CMS Snapshot Analysis - Run Analyzer - CPP - Information - Conditions under which header file is set as internal or external


The page explains the conditions under which the header file is set as internal/external.

Applicable in CAST Version
8.3.x (tick)
Applicable RDBMS

Conditions under which header file is set as internal/external

There are 3 kinds of files (and also of objects):

  • Internal files: First class objects, they are saved, links are traced from them, and diags are computed on them, they are visible in the dashboard.
  • External files: No links starting from them, no diags are computed on them but objects of these files that are the target of links are saved.
  • System files (never saved)

All header files start as external, As soon as a header file contains a declaration for an object, and the definition for this object is in one of the cpp files analyzed in the project, the header file will be marked as internal to this project, and all other objects in that header files will be internal too.

Additional explanation

If we analyze the file foo.cpp , which contains definitions for methods of class Foo, file foo.h (containing the class definition) will automatically be promoted to internal, and class Foo will be saved, and diags will be computed on this class and its methods.

So header files only containing the definition of the calls are promoted as internal and hence seen on the dashboard.

- Sometimes, an object definition can be in a header file (an inline function, a macro definition, a template function). When a header contains only such objects, then there will not be any C++ file that contains a definition for any object in the header (since all definitions are already in the header). So this file will remain external.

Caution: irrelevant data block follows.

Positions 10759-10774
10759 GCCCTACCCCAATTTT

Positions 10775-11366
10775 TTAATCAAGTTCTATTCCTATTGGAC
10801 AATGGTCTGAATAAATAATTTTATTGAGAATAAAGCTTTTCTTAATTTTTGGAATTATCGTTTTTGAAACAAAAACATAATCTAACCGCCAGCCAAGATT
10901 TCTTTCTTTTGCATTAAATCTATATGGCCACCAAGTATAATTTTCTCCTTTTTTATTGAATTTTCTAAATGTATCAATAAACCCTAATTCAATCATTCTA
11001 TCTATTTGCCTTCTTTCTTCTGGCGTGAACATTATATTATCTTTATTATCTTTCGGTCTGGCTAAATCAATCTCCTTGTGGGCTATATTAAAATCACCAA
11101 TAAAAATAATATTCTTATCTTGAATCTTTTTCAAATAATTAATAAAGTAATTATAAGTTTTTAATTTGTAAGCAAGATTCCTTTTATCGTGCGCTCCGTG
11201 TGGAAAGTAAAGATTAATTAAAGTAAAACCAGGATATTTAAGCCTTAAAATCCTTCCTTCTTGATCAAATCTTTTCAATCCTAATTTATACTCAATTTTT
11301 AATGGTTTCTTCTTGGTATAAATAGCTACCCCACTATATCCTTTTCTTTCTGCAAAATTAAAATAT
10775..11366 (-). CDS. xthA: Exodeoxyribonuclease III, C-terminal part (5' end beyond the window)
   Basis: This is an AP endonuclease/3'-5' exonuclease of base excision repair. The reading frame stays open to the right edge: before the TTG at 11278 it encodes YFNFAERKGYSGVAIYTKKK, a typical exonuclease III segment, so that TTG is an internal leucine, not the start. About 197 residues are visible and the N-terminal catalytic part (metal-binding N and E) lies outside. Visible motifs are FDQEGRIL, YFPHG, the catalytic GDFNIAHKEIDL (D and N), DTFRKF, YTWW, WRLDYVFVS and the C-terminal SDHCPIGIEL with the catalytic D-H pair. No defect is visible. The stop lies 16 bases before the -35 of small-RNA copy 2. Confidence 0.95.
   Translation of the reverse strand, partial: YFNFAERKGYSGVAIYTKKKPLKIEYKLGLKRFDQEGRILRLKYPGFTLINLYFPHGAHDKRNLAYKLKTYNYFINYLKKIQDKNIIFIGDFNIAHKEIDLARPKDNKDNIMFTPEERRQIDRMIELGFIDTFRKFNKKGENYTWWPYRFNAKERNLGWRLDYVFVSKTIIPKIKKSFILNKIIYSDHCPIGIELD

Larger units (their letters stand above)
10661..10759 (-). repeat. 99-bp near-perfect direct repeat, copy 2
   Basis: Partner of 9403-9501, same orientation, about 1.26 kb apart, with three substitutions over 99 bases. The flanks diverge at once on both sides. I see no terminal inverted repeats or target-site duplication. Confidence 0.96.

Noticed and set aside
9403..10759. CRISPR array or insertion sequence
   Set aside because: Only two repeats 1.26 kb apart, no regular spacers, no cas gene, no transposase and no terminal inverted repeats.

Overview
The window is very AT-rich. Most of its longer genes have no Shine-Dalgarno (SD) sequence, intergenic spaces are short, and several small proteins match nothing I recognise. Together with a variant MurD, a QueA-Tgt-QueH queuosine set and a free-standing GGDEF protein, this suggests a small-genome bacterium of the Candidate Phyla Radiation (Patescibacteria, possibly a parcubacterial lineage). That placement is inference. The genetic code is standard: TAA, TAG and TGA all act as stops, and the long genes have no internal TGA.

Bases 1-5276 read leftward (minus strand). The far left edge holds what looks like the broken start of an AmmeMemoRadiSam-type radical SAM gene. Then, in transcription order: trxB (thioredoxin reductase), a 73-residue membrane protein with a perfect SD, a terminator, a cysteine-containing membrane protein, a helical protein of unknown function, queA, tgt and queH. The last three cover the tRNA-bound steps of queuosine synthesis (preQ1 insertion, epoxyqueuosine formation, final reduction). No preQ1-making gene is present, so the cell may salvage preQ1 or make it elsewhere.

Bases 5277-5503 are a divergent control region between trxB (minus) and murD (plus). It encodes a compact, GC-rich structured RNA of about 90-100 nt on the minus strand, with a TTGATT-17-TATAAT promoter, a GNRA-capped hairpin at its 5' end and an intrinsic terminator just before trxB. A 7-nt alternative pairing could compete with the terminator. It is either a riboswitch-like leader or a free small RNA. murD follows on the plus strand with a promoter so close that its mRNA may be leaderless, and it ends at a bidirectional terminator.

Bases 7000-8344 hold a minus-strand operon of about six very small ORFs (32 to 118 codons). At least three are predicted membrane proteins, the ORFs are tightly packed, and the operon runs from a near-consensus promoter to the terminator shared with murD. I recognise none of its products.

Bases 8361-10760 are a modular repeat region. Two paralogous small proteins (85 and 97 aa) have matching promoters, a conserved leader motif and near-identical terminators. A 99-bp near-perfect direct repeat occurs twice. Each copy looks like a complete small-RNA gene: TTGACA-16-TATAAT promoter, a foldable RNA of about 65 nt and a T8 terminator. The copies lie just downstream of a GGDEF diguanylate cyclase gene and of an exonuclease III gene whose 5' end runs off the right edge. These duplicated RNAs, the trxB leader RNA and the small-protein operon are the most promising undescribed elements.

- If something else is wrong in the analysis, the link between the header file and C++ file may be lost, and the header will be either totally ignored, or still exist but be external.

The PCH system is a shortcut to read header files much faster (for compilation as well as for analysis). When PCH is correctly configured, we create a file that contains cached data, and when we discover #include, we read this cached data instead of reading the header file itself. For this mechanism to work correctly, the code developer must respect some constraints.
In case if you do not make the classical use of PCH, and do not respect the classical constraints, then when we detect it, we skip retrieving information from the cache file, but it looks like the header files are not read either. So there will be no data from the cache, no data from the headers. It is almost the same as if we tried to analyze the code with some missing headers.
By disabling the PCH processing, we remove the cache file, and we re-enable the (slow) reading of header files, thus enabling the analysis to work again.